In Europe, a Dutch man who was paralyzed following an accident can climb stairs with crutches after receiving brain implants.
These implants allow his brain to send signals to his spine through a computer in a backpack with two 5-centimeter discs that rest on the brain’s surface, and communicate wirelessly with a helmet-like receiver that sends signals to the backpack computer. The computer then sends signals to stimulators put into the man’s spinal cord, which trigger movements of the leg muscles. The system is an upgrade on the first version, which the man received five years ago, which involved only the spinal electrodes. With this version, the man can adjust when the stimulation is turned on and by how much, making the movement very fluid.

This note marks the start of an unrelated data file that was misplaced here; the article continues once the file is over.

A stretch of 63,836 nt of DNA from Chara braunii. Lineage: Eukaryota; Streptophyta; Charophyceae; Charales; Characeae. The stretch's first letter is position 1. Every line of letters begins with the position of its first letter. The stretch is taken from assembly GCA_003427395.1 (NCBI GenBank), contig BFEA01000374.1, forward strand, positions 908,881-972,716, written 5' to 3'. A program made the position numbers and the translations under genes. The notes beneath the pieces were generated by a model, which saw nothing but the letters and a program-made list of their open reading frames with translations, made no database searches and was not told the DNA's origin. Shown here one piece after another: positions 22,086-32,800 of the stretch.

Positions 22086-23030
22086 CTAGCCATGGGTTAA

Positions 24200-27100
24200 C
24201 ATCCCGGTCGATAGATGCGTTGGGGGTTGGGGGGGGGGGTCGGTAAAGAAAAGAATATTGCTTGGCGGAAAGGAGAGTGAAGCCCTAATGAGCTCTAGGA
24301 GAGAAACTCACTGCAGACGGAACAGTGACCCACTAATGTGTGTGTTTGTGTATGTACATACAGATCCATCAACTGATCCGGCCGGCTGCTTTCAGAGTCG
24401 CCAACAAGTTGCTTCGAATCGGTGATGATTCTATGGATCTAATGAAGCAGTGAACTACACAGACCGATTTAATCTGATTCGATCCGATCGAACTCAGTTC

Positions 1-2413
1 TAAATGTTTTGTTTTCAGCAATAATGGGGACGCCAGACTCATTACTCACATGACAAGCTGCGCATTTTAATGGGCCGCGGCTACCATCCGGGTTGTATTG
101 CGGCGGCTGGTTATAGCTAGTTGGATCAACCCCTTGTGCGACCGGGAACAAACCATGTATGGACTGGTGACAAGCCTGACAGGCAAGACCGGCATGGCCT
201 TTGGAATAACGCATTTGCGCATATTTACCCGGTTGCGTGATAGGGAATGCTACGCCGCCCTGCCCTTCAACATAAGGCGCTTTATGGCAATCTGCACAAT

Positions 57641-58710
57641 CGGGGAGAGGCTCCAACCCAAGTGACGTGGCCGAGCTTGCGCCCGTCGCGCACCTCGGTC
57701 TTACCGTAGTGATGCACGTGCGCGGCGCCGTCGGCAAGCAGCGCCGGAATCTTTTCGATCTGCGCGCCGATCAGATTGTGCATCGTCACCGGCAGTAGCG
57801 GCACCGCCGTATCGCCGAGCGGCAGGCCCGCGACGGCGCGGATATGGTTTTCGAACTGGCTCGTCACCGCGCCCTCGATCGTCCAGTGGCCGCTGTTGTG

The resulting steps allowed the man to walk over flat ground using a wheeled walking frame. The brain-controlled system also leads to a wider variety of movements of the hips, knees, and ankles.
Nine people have received the spinal implants alone, controlling their motion either by making small residual movements of their legs or by pressing buttons on the walker. The team also has the approval to try using the same approach to restore arm movements for people who are paralyzed from the neck down. However, the system is still in the early stages of development, and it would be too expensive to become widely used for other people with spinal cord injuries.